Community Psychiatry’s Dr. Priyanka and Dr. Magavi were featured in Single Care discussing taking antidepressants while pregnant.
Pregnancy expands your health considerations to include your growing baby. That’s why finding a pregnancy-safe medication to treat depression and anxiety is a top priority for many expectant parents— especially since several drugs, including antidepressants, pose some risk to mother and baby during pregnancy.
But when you consider that 1 in 7 women experience a depressive episode during pregnancy or following childbirth, having access to treatment, including antidepressant medications like Prozac (fluoxetine), is critical.
According to the American College of Obstetricians and Gynecologists (ACOG), depression during pregnancy can have adverse health effects on both the mom-to-be and baby. This includes problems with the growth of the fetus, premature birth, low birth weight, and complications after birth.
Deciding whether to start or continue taking an antidepressant to treat perinatal depression is something you need to discuss with your healthcare provider. They can help you determine if you should continue taking Prozac while pregnant. Here are the basics you need to know.
What is Prozac?
Prozac is a brand name for the drug fluoxetine, which belongs to a class of antidepressants called selective serotonin reuptake inhibitors or SSRIs.
SSRIs work by increasing the amount of serotonin, a normal chemical found in the brain. Providers often prescribe it for depression, panic disorder, obsessive-compulsive disorder, anxiety disorders, and post-traumatic stress disorder.
Prozac and pregnancy: Is it safe?
Many expectant parents taking Prozac worry about the risk of birth defects. But the good news is despite a slight increased risk of certain birth defects from some SSRIs, including fluoxetine, the actual risk among babies born to women taking one of these antidepressants is still very low, according to a U.S. Centers for Disease Control and Prevention (CDC) study.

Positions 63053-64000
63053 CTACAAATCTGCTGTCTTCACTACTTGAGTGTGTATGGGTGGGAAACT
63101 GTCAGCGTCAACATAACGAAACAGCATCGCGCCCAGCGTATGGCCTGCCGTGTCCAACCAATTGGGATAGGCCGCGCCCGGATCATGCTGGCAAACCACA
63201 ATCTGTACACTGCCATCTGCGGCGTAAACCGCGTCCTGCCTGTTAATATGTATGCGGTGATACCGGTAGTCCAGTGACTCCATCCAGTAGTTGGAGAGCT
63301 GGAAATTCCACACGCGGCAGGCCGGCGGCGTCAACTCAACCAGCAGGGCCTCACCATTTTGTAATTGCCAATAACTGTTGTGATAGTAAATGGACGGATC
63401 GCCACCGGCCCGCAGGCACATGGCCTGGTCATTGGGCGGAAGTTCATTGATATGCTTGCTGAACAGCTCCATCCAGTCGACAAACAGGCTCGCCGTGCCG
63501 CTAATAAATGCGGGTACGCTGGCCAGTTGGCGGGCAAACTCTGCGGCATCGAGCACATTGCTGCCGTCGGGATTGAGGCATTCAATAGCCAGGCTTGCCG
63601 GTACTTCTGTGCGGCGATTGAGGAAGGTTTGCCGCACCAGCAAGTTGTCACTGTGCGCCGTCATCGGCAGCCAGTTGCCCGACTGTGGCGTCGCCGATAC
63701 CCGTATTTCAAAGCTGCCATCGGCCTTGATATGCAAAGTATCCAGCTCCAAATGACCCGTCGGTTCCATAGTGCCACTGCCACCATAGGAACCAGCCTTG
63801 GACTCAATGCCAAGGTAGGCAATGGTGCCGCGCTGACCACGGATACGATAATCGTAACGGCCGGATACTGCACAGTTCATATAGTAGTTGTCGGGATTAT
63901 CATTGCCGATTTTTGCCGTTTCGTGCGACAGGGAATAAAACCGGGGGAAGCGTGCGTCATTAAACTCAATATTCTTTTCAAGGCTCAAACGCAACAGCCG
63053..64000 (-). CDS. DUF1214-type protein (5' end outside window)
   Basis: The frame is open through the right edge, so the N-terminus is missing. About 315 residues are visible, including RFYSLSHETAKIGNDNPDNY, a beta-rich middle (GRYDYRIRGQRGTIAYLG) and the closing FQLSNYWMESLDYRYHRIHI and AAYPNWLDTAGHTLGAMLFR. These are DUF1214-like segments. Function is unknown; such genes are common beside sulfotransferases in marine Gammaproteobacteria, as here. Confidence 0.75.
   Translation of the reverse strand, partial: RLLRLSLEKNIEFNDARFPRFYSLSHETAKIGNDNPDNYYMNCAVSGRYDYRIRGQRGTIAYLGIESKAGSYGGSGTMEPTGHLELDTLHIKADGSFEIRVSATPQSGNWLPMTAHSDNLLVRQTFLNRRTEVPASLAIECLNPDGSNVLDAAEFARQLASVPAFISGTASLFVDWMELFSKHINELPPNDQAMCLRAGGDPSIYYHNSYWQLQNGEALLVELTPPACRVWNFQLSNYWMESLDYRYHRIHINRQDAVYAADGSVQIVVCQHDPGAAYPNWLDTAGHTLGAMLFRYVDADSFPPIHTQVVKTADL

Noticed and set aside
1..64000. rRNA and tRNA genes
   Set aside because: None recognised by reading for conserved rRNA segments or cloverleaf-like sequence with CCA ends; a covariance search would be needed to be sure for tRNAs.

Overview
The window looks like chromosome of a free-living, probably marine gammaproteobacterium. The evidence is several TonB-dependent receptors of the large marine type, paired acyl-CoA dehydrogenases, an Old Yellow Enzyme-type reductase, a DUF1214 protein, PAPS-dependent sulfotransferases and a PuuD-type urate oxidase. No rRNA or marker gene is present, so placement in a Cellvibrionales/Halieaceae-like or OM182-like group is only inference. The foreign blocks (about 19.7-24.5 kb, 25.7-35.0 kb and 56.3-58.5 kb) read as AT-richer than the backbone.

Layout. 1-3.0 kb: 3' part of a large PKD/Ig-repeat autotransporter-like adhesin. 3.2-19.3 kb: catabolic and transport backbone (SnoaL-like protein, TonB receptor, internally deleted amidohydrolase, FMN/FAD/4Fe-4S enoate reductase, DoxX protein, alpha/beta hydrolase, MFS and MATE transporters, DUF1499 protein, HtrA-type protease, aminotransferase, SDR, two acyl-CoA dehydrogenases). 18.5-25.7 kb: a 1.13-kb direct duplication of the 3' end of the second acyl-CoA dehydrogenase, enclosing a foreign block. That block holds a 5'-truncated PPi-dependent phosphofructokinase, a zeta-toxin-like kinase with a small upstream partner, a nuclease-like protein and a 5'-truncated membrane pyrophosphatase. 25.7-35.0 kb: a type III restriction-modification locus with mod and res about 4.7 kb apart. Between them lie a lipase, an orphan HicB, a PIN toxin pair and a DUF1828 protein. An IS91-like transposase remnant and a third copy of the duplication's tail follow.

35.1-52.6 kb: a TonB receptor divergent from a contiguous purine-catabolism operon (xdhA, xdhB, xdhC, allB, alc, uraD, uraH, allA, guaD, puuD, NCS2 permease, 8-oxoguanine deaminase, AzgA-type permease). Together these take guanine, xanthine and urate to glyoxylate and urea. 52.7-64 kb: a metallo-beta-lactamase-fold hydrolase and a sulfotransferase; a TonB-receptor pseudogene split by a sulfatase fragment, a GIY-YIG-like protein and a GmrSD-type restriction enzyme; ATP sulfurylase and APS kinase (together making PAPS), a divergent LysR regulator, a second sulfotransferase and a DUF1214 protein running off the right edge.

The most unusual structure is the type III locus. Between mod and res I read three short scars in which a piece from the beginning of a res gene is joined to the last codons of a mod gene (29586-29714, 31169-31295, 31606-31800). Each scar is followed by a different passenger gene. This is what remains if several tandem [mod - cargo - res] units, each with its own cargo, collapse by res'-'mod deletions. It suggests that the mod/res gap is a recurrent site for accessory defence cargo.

A systematic review and meta-analysis found that fluoxetine during pregnancy is associated with a slightly increased risk of cardiovascular malformations in infants. Although the risk is small, Priyanka Priyanka, MD, psychiatrist and medical director at Community Psychiatry, says it’s important to talk with your doctor about the pros and cons of taking Prozac during pregnancy.
“Untreated depression poses a significant risk during pregnancy, so it’s always worth reviewing risks and benefits of using medications,” Dr. Priyanka says. Overall, research suggests that the benefits of using an antidepressant like Prozac outweighs the risk associated with untreated depression or anxiety during pregnancy.
If you’re taking Prozac, you might be wondering if the drug can make it harder to get pregnant or increase the risk of miscarriage once you are pregnant. More research is required, but one study suggested a mild reduction in fertility when taking antidepressants.
There’s also minimal information about the risk of miscarriage. That said, one study found that the risk of miscarriage was similar between women exposed to SSRIs during early pregnancy and women who discontinued SSRI treatment before pregnancy.